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Philips Reaches First Class-Action Settlement in Ventilator Lawsuit

The settlement covers only economic loss claims submitted through the class action. Other litigation is still ongoing.

Katie Hobbins

September 7, 2023

4 Min Read
Ventilators
Image courtesy of Philips

After a nightmare few years filled with recall woes, lawsuits, and plummeting shares all stemming from its CPAP and BiPAP machines, ventilators, and other respiratory devices, Philips today announced it has reached a class-action settlement on economic loss claims related to the Respironics recalls.

The recalls began in earnest in 2021 when the company began its largest ever recall of its CPAP and BiPAP machines, including about 5.5 million devices in need of repair or replacement because the foam used to dampen the machines sound could degrade and emit small particles. These particles could release gas that may be toxic or carry cancer risk. Since the initial recall, the company saw its reworked machines from the first recall also included in their own Class I recall. Reworked respirators were also plagued with issues like the separation of the new silicone sound abatement foam — which replaced the foam used in 2021 — from the plastic backing which could block the air inlet and lower the inspiratory pressure and trace amounts of particulate matter that have been found in the air pathways of some reworked ventilators. Since 2021, Philips has seen other recalls of its CPAP and BiPAP machines, ventilators, and other respiratory devices.

The Respironics settlement covers only economic loss claims submitted through the class action. The hundreds of additional personal injury and wrongful death claims, as well as requests for medical monitoring, are still in litigation, according to the company.

The company said in its statement on the settlement that the final fiscal number awarded to plaintiffs may vary depending on the number of patients included, and what the court awards regarding professional fees relating to the resolution. Philips Respironics reported that it has already set aside €575 million ($615 million) from Q123 to cover the estimated costs for the final settlement.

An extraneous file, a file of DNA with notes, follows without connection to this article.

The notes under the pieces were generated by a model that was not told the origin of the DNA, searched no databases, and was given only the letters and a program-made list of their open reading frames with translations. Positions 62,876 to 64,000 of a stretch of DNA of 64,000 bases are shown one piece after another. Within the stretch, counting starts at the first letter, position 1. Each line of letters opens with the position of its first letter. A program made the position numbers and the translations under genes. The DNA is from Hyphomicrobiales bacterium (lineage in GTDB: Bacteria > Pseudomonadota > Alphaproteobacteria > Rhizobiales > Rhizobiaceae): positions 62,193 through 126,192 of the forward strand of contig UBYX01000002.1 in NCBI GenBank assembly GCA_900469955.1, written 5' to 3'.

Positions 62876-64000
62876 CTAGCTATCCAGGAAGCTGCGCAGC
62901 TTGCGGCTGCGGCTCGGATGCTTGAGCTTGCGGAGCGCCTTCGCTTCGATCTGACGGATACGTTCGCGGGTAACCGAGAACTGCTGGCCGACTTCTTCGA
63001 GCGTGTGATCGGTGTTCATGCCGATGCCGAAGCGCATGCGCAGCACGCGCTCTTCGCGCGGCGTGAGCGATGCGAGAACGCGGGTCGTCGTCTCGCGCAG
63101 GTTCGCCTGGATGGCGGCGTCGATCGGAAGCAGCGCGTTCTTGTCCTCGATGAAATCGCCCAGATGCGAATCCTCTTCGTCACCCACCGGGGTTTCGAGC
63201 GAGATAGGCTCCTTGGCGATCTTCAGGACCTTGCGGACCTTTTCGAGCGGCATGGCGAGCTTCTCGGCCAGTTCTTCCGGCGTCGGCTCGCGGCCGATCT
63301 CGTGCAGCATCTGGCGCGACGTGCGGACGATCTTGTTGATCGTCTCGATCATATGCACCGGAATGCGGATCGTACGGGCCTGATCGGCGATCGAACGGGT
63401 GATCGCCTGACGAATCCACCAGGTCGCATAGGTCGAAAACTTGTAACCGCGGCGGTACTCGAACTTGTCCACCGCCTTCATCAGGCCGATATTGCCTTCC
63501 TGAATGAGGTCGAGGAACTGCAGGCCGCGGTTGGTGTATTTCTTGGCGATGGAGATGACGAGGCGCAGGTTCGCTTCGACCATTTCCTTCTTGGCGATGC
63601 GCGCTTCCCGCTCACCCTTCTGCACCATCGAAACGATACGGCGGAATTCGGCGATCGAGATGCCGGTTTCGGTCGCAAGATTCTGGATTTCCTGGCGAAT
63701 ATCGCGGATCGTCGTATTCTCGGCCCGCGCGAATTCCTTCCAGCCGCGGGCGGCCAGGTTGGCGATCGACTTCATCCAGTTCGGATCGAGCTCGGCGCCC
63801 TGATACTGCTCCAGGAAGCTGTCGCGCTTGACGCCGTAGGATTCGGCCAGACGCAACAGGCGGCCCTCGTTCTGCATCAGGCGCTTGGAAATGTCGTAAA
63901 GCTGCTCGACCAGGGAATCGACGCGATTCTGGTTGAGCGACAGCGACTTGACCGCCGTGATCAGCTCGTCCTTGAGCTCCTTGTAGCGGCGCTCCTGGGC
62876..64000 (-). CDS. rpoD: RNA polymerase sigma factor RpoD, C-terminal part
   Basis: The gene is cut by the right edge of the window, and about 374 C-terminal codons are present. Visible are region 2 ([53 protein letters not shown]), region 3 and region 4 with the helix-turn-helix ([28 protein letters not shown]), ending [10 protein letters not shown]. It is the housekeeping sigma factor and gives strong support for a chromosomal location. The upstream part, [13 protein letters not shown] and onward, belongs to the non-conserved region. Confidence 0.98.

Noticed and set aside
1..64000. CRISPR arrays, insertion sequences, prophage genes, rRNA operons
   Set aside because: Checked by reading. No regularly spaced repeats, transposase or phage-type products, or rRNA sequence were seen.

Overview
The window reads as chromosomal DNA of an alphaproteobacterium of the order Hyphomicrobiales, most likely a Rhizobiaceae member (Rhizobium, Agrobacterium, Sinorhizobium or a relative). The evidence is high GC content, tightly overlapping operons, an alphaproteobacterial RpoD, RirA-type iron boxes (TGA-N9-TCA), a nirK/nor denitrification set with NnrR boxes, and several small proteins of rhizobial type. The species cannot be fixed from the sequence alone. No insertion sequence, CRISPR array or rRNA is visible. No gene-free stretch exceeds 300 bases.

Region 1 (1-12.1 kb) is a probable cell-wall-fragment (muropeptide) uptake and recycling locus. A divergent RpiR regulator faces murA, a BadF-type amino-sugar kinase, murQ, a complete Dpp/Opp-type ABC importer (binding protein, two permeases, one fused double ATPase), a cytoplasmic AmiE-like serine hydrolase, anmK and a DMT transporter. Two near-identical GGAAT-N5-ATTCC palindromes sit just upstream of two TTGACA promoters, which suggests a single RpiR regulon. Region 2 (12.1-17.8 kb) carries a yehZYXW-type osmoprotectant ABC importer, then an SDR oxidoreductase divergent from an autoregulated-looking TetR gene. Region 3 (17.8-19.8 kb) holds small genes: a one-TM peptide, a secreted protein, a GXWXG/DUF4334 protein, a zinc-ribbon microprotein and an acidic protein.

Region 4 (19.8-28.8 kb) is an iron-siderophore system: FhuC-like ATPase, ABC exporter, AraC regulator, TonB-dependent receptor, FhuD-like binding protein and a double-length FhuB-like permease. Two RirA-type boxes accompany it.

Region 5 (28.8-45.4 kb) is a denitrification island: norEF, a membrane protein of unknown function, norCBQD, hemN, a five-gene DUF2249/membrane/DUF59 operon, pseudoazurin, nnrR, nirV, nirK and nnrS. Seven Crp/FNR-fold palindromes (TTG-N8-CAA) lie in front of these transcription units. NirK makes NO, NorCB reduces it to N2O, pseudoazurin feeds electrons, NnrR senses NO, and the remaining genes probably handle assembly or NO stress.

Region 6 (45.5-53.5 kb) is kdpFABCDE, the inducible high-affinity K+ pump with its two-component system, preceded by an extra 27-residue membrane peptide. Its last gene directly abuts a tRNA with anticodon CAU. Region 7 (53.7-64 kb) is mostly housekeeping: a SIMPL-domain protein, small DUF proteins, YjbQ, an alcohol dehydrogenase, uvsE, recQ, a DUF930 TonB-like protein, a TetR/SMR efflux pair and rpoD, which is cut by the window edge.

The company, according to Reuters, will start by putting at least $479 million into a settlement fund and the number will increase as more recalled devices are returned. Plaintiff awards will range from about $55 to $1,552, plus another $100 for each device returned to Philips. There will be additional awards to reimburse the cost of replacement devices. Anything left over after those completed payments will then be distributed to eligible complaint filers as the settlement fund is non-reversionary.

The US multi-district litigation (MDL) which is assigned to the District Court for the Western District of Pennsylvania should receive the settlement paperwork from Philips later today, the company said. The settlement is then subject to court approval. Of note, Philips expressed in the statement that the settlement includes no admission of liability, wrongdoing or fault by the company and its affiliates. As of Sept. 5, the number of civil actions transferred to the MDL came in at 300.

Plaintiffs involved in the class-action will be able to file a claim on the settlements official website once it is court approved. Payments aren’t expected to begin until, at the earliest, Q124.

The settlement announcement comes after the company essentially had to step back from the respiratory space as it continued to deal with the reckoning from the many recalls, resulting in a 70% plunge in its market value. Philips also began 2023 announcing it would cut 6,000 jobs. Just a few months before that announcement, it had also laid off 4,000 jobs.

The company seems to be finally lifting itself back up, however, seeing its yearly outlook raised after beating consensus in its Q223. “Sales in 2Q23 jumped to $4.97 billion compared with $4.6 billion for the same period last year,” MD+DI’s Omar Ford reported at the time. “Adjusted EBITA increased to $501.7 million, or 10.1% of sales, compared to $239.2 million, or 5.2% of sales, in Q2 2022.”

While the good start to the year could give it an adjusted EBITA margin at the upper end of the high-single-digit range for the full year, Philips also reported an order intake decrease of 8% in the April-June period, which caused shares to drop by about 5%.

After reports of the settlement hit the press this morning, shares of PHG fell more than 1% to $21.16 during morning training on the NYSE.

About the Author(s)

Katie Hobbins

Managing Editor, MD+DI

Katie Hobbins is managing editor for MD+DI and joined the team in July 2022. She boasts multiple previous editorial roles in print and multimedia medical journalism, including dermatology, medical aesthetics, and pediatric medicine. She graduated from Cleveland State University in 2018 with a bachelor's degree in journalism and promotional communications. She enjoys yoga, hand embroidery, and anything DIY. You can reach her at [email protected].

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